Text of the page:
I’ve never seen another dogwood like this one except out in the woods here in western Pennsylvania, which is where I found it. With friends, I was exploring an old abandoned farm that had been sold for development. A long row of blooming daffodils lined the driveway, leading us to the spot where the house had been; only an open rectangle of grass was left, but it was surrounded by forsythia and roses and lilacs and Star of Bethlehem spilling around in the grass and many, many more plants which would have bloomed all through the growing season. Someone had loved growing things and so did we, so we took what we could to preserve their memory knowing they’d only be plowed under.
Off in the woods, irregular clouds of white blossoms lit the shadows along what had been roads or paths to outbuildings, and we found lovely native dogwoods with the largest flowers I’ve ever seen, at least four inches across with creamy ridged petals and the characteristic divot at the end of each. What had been but a twig growing on a hillside in the woods is now a full and fervent tree with white flowers in spring, dense green leaves all summer, bright red fruits in late summer and red-violet leaves in fall. Who could improve on that?
One year as it bloomed I saw it at night, a hazy glowing shape, the light of spring that could not be extinguished even by darkness. Hence, this poem.
The dogwoods are blooming up and down my street.
The breaking of the cold,
The unusually warm, brilliant spring day
Has brought my neighbors out to wash cars and cut grass.
Like the returning birds
Their conversations drift and circle from yard to yard
And cross the street on capricious breezes;
We have been put away all winter
Like articles of summer clothing
Our potential at rest,
Yet now, even at night,
Pale, airy clouds of blossoms
Hover in the darkness all over the neighborhood.
Dogwoods ©2005 Bernadette E. Kazmarski
I read this poem as part of my very first poetry reading and art exhibit at Andrew Carnegie Free Library & Music Hall, “Paths I Have Walked”.
In December, 2006, two of my poems were chosen to be published on a section of the Prairie Home Companion website entitled “Stories From Home/First Person” for submissions of writing about the place we feel most familiar; Dogwoods and Road Trip, Late July, Western Pennsylvania were both chosen as two of the first entries and led to my annual poetry readings—more on that below.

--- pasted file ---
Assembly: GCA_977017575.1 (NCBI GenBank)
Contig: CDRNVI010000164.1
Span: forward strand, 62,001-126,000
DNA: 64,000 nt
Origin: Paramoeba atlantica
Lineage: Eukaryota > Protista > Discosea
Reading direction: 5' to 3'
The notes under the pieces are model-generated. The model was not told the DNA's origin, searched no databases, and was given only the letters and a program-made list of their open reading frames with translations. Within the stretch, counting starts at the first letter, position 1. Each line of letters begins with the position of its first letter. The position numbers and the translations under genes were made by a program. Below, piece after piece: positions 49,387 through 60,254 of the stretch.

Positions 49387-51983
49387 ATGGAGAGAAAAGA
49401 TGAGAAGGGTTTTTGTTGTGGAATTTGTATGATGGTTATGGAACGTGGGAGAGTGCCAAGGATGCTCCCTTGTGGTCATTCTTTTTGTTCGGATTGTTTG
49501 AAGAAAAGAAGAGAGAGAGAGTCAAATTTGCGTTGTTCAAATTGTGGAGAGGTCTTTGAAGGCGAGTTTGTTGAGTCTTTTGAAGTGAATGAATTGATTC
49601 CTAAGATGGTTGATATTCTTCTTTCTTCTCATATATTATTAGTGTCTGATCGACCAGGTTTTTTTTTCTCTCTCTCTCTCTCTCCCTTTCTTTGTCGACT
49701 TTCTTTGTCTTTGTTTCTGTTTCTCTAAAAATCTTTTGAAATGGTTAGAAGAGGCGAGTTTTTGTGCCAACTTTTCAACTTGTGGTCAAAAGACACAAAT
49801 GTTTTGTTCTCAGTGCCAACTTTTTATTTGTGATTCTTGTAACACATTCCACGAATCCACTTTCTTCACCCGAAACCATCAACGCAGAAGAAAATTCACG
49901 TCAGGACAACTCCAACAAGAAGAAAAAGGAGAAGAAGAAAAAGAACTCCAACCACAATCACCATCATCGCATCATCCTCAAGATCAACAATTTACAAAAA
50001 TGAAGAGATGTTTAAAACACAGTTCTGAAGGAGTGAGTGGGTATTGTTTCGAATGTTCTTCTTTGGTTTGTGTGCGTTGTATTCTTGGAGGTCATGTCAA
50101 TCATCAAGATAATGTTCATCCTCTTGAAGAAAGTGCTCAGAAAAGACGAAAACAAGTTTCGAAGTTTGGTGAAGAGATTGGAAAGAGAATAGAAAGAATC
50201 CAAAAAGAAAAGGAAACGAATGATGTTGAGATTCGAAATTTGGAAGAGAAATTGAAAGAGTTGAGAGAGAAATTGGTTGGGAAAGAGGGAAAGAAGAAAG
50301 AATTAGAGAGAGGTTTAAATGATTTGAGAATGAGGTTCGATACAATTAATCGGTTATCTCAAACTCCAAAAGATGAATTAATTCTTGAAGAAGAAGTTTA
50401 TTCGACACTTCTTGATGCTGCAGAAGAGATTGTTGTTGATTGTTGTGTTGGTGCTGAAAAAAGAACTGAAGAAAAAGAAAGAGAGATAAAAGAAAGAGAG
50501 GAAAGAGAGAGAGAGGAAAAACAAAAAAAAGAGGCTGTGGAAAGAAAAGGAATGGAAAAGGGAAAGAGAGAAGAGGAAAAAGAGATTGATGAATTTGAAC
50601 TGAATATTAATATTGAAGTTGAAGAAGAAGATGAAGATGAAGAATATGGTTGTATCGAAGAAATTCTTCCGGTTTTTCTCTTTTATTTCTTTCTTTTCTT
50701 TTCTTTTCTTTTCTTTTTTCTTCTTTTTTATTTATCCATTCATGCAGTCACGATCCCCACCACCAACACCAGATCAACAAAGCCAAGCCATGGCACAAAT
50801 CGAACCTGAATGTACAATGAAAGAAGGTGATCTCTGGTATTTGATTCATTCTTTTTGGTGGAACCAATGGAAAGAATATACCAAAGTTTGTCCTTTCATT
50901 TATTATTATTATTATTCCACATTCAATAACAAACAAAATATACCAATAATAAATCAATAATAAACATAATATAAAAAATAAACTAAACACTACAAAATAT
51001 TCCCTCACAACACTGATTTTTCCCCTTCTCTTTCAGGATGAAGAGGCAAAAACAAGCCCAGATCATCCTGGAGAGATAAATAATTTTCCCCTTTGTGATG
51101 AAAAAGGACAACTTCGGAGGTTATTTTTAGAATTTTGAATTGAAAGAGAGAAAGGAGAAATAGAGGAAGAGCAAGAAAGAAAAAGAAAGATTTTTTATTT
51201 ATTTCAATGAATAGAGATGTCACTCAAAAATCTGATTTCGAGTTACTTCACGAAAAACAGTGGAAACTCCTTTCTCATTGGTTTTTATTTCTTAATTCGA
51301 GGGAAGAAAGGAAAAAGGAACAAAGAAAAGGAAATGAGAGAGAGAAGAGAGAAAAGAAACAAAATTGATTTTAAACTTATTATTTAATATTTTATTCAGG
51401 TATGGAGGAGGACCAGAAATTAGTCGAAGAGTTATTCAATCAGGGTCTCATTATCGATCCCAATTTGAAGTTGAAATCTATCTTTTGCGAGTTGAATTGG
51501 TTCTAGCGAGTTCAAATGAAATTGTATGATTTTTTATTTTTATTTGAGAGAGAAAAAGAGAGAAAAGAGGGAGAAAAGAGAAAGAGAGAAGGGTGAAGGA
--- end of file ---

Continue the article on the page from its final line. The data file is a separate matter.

Paths I Have Walked, collected poems.
I’m proud to offer a folio of my poetry
Paths I Have Walked: the poetry and art of Bernadette E. Kazmarski
FROM FOUR ANNUAL POETRY READINGS AT ANDREW CARNEGIE FREE LIBRARY & MUSIC HALL IN CARNEGIE, PA
People who attended one or more of my poetry readings encouraged me to publish some of my poetry in a book from the beginning.
Once I completed my 2010 poetry reading, my fourth featuring the final piece of artwork in the “Art of the Watershed” series, I decided it was time to publish something and it should be those four poetry readings.
Poetry books are not best-sellers; it’s difficult to convince a publisher to risk effort on a beginning poet, and while self-publishing is the best option it’s not inexpensive and once you’ve got the book, someone’s got to market it. Plus, I’m a graphic designer and I designed books for years, and I want things my way.
All of this is a recipe for a little bit of trouble, but I decided the book was well worth the effort so I designed the book myself and had a set printed—no ISBN or anything formal, but it’s a start! I’m really excited to offer it.
Books are 4.25″ x 11″, 40 pages of information and poetry, with glossy covers featuring “Dusk in the Woods” and little thumbnails of all four pieces in “Art of the Watershed”.
$8.00 each plus $2.50 shipping (they are oversized for mailing first class).
About the books and the poetry readings
My biggest inspiration for poetry, prose and artwork is the world right around me, and I enjoy the opportunity to share it from the perspective of one who walks and hikes and bikes and carries a camera, art materials and journal everywhere—even around the house—so the inspirations are fresh.
In December, 2006, two of my poems were chosen to be published on a section of the Prairie Home Companion website entitled “Stories From Home/First Person” for submissions of writing about the place we feel most familiar. I’m a long-time listener to PHC and reader of Garrison Keillor’s books as well as a daily listener to The Writer’s Almanac featuring news about writers and writing and of interest to writers as well as a poem, all compiled and read by Keillor himself. I was astonished to find my poems were among the first chosen from apparently thousands, and so happy to be able to share them with a potential audience of so many similarly inclined writers and readers.
My poetry readings and art exhibits were the vision of Maggie Forbes, executive director of the Andrew Carnegie Free Library & Music Hall, after learning of my publishing of those two poems. I owe her many thanks for encouraging me to present this combination of my visual and literary art, a first for me. I love that building, every inch of it, and the opportunity to bring people in to visit is an honor.